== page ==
So, you’ve come to the end of your sporting career, or maybe it’s on the horizon and you’re worried about what life after competition may look like? Luckily, retirement doesn’t have to spell the end of your involvement with sport, and there is a wealth of opportunities off the field of play for people with your unique talents and experience. Here we look at five roles that you may find interesting.

  • Share your unique knowledge in the world of TV and radio
  • Spread awareness of your sport and increase engagement through marketing and events
  • Stay close to the action as a referee or official
  • Help others follow in your footsteps as a nutritionist

Broadcaster

No one understands a sport better than the athletes who have practised it at an elite level, and they are often in demand on television and radio to provide commentary, in-depth analysis and opinion. One of a pundit’s tasks is to shed some light on what it’s like as a top-level athlete, and who better to do that than someone who’s experienced that first-hand? No sports studio line-up is complete without an athlete’s voice, and it’s something that only you can offer.

You only have to look at the BBC’s coverage of the Olympic Winter Games in PyeongChang to see how important former athletes are to broadcasters. The UK’s national broadcaster team included Alpine skiing Olympians Chemmy Alcott and Graham Bell, who is still using his sporting expertise 20 years after his last Olympic appearance at Nagano 1998.

Event manager

Fancy all the excitement of being involved in sports competitions without the stress of competing yourself? As the people responsible for organising sporting competitions, festivals or galas, event managers oversee the whole process from initial fundraising, promotion and logistics through to seeing the players and audience leave the venue. Event managers can work alone, but frequently head up a larger team, and good leadership, interpersonal and organisational skills are essential.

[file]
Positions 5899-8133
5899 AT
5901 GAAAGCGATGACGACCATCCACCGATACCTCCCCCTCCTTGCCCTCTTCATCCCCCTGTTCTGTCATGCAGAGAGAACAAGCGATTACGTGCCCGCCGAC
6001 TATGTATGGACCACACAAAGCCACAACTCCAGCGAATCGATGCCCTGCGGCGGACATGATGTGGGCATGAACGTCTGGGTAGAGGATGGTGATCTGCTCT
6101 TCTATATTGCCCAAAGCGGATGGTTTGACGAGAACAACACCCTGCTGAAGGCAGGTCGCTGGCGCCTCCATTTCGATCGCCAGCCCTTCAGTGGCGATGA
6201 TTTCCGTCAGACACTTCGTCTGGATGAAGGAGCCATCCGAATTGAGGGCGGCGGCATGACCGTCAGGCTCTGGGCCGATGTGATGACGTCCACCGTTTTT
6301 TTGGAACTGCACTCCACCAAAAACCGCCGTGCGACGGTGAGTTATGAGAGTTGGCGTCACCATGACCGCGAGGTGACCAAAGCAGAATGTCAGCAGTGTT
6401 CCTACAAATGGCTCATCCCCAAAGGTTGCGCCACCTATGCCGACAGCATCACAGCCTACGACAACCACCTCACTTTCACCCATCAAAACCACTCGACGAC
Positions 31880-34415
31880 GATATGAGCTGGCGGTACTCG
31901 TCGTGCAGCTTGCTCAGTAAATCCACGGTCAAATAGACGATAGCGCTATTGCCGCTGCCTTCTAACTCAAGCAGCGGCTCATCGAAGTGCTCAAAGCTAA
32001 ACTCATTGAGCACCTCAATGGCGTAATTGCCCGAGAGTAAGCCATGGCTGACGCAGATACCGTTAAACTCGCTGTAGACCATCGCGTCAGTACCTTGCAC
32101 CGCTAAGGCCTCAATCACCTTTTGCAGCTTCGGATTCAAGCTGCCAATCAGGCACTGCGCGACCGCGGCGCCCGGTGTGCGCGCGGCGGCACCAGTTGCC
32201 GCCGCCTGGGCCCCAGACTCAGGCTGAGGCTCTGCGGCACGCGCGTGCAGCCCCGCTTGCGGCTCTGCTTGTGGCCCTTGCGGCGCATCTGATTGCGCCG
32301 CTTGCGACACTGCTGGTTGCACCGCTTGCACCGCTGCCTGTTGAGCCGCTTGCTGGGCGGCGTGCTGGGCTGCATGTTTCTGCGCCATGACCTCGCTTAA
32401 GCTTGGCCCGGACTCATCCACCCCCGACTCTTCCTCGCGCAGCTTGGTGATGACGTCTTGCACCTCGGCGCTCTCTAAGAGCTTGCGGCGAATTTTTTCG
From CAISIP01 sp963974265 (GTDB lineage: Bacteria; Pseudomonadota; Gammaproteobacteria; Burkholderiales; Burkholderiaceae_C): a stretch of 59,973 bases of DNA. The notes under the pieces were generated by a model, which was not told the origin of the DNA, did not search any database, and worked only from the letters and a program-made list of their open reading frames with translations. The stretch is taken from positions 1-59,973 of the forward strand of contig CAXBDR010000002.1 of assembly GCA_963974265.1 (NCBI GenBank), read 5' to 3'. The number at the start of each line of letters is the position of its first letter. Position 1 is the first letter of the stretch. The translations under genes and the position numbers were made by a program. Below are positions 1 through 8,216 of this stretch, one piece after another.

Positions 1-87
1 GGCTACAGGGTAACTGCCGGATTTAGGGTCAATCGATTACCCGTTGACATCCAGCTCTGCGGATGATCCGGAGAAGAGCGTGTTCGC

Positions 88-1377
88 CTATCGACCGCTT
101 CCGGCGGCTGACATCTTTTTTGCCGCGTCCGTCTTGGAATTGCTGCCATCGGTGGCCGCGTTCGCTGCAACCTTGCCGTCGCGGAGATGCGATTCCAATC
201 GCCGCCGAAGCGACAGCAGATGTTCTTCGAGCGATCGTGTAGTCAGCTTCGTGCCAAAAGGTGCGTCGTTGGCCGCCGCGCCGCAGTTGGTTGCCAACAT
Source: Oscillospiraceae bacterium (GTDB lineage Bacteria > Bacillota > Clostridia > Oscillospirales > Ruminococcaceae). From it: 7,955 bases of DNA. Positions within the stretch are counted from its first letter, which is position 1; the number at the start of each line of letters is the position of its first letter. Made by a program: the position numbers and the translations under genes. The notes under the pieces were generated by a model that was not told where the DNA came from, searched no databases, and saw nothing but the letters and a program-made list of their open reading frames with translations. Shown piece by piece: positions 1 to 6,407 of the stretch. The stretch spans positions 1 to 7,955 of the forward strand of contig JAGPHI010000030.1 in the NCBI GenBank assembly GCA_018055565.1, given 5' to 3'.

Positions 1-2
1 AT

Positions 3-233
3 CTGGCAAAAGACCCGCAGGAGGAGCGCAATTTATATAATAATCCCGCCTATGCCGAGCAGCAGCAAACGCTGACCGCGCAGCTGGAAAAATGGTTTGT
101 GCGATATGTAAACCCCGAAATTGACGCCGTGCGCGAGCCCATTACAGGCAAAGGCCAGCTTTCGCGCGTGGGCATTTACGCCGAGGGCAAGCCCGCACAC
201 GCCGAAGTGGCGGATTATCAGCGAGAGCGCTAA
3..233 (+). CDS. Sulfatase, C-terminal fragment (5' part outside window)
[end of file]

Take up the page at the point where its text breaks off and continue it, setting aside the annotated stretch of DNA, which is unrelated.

Referees and officials

A role that requires good communication skills, in-depth knowledge of the rules of the particular sport and, in some cases, good levels of physical fitness – sound familiar? The skills that made you an elite athlete are very similar to those required to be a good referee, judge or official.

Professional officials must implement the laws of the sport independently and impartially and adjudicate if disputes arise. They are also often the ‘middle person’ between competitors and the event directors or organisers, so it might seem like you never left the sporting arena at all.

Click here to read former international rugby sevens player Mike Adamson’s thoughts on what it’s like to transition from a player to a referee in the sport you love.

Marketing manager

As an athlete, chances are that you’re passionate about growing your sport and inspiring people to take it up; doing this at a professional level is exactly what marketing involves. There are many employment opportunities in modern sports marketing, with clubs and organisations looking to maximise revenues and engage new audiences. Marketing managers create and implement strategies to increase a club’s profile, identify new customers and analyse consumer behaviour. They are also responsible for costing marketing campaigns and selecting appropriate media channels.

Sports nutritionist

It won’t be news to you that diet is key for modern athletes, and that the role of the nutritionist is increasingly important. The job involves tailoring diets for individual athletes or teams to maximise performance and recovery and often requires the nutritionist to work closely alongside medical staff and sports psychologists. A formal qualification is usually required to work as a nutritionist, often a degree in biological science, but it’s something that is increasingly realistic to start working towards before you stop competing.

Interested in learning more about your career options once you retire? Athlete365 are offering you the opportunity to have a tailored session with one of 30 experts from The Adecco Group, in which you’ll receive career advice and mentorship. Click here to find out more.

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